Premenstrual Syndrome (PMS)

  • Medical Author:
    Melissa Conrad Stöppler, MD

    Melissa Conrad Stöppler, MD, is a U.S. board-certified Anatomic Pathologist with subspecialty training in the fields of Experimental and Molecular Pathology. Dr. Stöppler's educational background includes a BA with Highest Distinction from the University of Virginia and an MD from the University of North Carolina. She completed residency training in Anatomic Pathology at Georgetown University followed by subspecialty fellowship training in molecular diagnostics and experimental pathology.

  • Medical Editor: William C. Shiel Jr., MD, FACP, FACR
    William C. Shiel Jr., MD, FACP, FACR

    William C. Shiel Jr., MD, FACP, FACR

    Dr. Shiel received a Bachelor of Science degree with honors from the University of Notre Dame. There he was involved in research in radiation biology and received the Huisking Scholarship. After graduating from St. Louis University School of Medicine, he completed his Internal Medicine residency and Rheumatology fellowship at the University of California, Irvine. He is board-certified in Internal Medicine and Rheumatology.

Quick GuidePremenstrual Syndrome (PMS): Track and Prevent Symptoms

Premenstrual Syndrome (PMS): Track and Prevent Symptoms

What are the signs and symptoms of PMS (premenstrual syndrome)?

A great variety of symptoms have been attributed to PMS. Women can have PMS of varying duration and severity from cycle to cycle. The most frequent mood-related symptoms of PMS include:

  • anger and irritability,
  • anxiety,
  • tension,
  • depression,
  • crying,
  • oversensitivity, and
  • exaggerated mood swings.

The most frequent physical signs and symptoms of PMS include:

How long does PMS (premenstrual syndrome) last?

The duration of PMS varies among women. Most women experience the symptoms for a few to several days in the week prior to the onset of their menstrual period. Some women may have symptoms for a shorter or longer time period, but symptoms of PMS typically start after ovulation (the mid-point in the monthly menstrual cycle).

How is PMS (premenstrual syndrome) diagnosed?

The most helpful diagnostic tool is the menstrual diary, which documents physical and emotional symptoms over months. If the changes occur consistently around ovulation (mid-menstrual cycle) and persist until the menstrual flow begins, then PMS is probably the accurate diagnosis. Keeping a menstrual diary not only helps the health-care professional to make the diagnosis, but also promotes a better understanding by the patient of her own body and moods. Once the diagnosis of PMS is made and understood, the patient can better cope with the symptoms.

The diagnosis of PMS can be difficult because many medical and psychological conditions can mimic or worsen symptoms of PMS. There are no blood or laboratory tests to determine if a woman has PMS. When laboratory tests are performed, they are used to exclude other conditions that can mimic PMS.

What conditions mimic PMS (premenstrual syndrome)?

Some examples of medical conditions that can mimic PMS include:

The hallmark of the diagnosis of PMS is that symptom-free interval after the menstrual flow and prior to the next ovulation. If there is no such interval and the symptoms persist throughout the cycle, then PMS may not be the proper diagnosis. PMS can still be present and aggravate symptoms related to the other conditions, but it cannot be the sole cause of constant or non-cyclic symptoms. Blood or other tests may be ordered to help rule out other potential causes of symptoms.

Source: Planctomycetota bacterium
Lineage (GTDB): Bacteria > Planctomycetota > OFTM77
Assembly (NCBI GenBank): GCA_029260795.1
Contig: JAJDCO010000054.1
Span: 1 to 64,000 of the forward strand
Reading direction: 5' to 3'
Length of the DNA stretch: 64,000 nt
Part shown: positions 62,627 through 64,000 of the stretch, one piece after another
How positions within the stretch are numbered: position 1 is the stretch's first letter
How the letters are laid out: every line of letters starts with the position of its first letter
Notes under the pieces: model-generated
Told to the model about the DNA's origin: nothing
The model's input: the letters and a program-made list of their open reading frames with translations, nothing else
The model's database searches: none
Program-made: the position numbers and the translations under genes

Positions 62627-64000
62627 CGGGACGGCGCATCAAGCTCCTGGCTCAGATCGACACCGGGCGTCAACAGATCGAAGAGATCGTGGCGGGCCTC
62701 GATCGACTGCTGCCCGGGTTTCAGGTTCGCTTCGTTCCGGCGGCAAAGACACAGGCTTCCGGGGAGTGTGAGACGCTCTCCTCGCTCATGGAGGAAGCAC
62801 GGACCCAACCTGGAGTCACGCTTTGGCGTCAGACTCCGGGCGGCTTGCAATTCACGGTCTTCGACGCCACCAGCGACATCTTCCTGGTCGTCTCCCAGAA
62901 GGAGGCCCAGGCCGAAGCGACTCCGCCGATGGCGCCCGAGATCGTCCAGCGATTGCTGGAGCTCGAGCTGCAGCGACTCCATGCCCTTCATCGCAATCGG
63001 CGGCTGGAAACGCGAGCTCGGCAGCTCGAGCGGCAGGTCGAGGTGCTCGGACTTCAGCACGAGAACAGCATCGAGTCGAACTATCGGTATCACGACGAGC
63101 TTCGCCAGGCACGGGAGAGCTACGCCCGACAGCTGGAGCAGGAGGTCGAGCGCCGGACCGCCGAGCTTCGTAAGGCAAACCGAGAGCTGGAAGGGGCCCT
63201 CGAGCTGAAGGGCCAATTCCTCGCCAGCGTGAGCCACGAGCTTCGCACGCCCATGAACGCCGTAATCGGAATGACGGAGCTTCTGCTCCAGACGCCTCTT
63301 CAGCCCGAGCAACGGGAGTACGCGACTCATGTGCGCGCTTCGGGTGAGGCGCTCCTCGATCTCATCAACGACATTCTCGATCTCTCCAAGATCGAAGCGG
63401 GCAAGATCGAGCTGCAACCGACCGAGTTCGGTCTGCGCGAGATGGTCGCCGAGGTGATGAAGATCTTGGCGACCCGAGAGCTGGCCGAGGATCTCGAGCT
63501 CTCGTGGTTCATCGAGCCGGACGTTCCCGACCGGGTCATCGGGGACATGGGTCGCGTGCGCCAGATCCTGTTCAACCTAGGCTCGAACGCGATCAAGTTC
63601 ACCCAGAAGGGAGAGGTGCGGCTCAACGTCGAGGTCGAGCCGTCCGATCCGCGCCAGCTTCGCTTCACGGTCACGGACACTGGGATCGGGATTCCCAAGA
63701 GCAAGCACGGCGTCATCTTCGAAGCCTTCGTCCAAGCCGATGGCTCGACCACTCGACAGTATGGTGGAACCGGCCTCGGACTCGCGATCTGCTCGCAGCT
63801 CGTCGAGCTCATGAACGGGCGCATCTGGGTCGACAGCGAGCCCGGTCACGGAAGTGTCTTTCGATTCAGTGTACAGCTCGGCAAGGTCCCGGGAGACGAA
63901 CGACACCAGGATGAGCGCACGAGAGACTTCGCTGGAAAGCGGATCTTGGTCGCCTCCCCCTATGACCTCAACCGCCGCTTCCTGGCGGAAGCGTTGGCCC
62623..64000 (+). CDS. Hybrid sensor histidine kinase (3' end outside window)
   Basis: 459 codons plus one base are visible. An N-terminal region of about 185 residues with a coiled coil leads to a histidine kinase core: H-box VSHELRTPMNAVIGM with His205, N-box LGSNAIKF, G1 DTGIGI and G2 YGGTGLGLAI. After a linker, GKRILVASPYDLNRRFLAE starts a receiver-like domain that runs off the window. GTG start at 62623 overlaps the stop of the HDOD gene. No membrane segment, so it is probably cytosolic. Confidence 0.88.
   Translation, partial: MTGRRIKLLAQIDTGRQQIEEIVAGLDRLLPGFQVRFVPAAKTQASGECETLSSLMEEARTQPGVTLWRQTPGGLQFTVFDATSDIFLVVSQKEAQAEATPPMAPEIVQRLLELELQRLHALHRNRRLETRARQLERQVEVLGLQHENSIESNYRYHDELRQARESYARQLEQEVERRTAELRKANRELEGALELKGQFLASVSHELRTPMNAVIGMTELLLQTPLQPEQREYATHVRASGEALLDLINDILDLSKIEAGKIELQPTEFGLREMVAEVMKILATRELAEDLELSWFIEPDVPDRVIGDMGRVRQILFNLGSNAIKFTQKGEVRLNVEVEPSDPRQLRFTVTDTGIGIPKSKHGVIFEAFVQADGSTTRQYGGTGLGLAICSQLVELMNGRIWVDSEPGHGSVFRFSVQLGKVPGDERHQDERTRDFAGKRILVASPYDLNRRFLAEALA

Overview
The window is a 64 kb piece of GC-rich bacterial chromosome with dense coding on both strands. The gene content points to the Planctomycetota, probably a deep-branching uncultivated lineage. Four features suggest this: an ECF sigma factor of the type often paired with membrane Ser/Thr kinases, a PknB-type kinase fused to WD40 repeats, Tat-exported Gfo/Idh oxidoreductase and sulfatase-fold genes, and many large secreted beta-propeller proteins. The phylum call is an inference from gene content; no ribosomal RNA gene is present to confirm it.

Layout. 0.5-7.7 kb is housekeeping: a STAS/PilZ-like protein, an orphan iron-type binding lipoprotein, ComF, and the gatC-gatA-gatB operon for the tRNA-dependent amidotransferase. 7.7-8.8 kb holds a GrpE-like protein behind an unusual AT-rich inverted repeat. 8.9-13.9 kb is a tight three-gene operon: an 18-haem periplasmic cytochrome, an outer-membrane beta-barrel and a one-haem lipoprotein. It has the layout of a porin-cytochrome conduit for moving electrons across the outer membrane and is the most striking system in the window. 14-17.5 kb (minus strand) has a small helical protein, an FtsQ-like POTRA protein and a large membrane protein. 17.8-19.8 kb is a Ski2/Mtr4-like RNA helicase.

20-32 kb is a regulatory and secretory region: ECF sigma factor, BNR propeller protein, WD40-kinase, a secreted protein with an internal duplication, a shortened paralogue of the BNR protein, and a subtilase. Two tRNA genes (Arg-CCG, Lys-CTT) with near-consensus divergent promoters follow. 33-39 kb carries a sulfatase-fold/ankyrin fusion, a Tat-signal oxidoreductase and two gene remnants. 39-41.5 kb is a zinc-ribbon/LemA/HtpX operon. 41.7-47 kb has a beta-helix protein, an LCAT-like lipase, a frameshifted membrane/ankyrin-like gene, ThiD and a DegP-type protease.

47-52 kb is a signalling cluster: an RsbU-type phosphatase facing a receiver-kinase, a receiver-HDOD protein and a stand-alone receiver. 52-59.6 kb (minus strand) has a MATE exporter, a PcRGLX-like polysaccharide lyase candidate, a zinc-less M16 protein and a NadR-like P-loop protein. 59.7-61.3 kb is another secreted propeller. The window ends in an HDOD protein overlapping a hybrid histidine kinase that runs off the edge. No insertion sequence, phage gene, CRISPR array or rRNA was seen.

Another way to help make the diagnosis of PMS is to prescribe drugs that stop all ovarian function. If these medications produce relief of the troublesome symptoms, then PMS is most likely the diagnosis.

What treatments are available for PMS (premenstrual syndrome)?

The treatment of PMS can sometimes be as challenging as making the diagnosis of PMS. Various treatment approaches have been used to treat this condition. Some measures lack a solid scientific basis but seem to help some women. Other treatments with a sound scientific basis may not help all patients.

General management includes a healthy lifestyle including:

  • exercise;
  • emotional support during the premenstrual period;
  • salt restriction before the menstrual period;
  • decreased caffeine intake prior to menstruation;
  • smoking cessation;
  • limitation of alcohol intake; and
  • reduction of refined sugar intake.

All of the above have been recommended and may help symptoms in some women. Furthermore, some studies suggest that calcium and magnesium supplements may provide some benefit.

What natural or herbal remedies help PMS (premenstrual syndrome) symptoms?

The fruit of the chasteberry tree (Vitex agnus castus) was shown in limited studies to relieve some of the symptoms of PMS. However, further studies are needed to clarify this association and to determine the value of chasteberry fruit as a potential therapy for PMS. Since herbal preparations are not regulated by the US FDA, caution is warranted when taking this or any kind of over-the-counter supplement. While evening primrose oil and gingko biloba are plant extracts that have been promoted by some as remedies for PMS, there is no evidence that these products are effective, and they are not recommended.

Vitamin supplementation with calcium, magnesium have been shown in some trials to help alleviate symptoms of PMS, and may have some benefit. Taking calcium and magnesium supplements may help some women. It is always important to recommend guidelines when taking vitamin supplements, since taking excess of some supplements may be harmful.

Medically Reviewed by a Doctor on 11/14/2016

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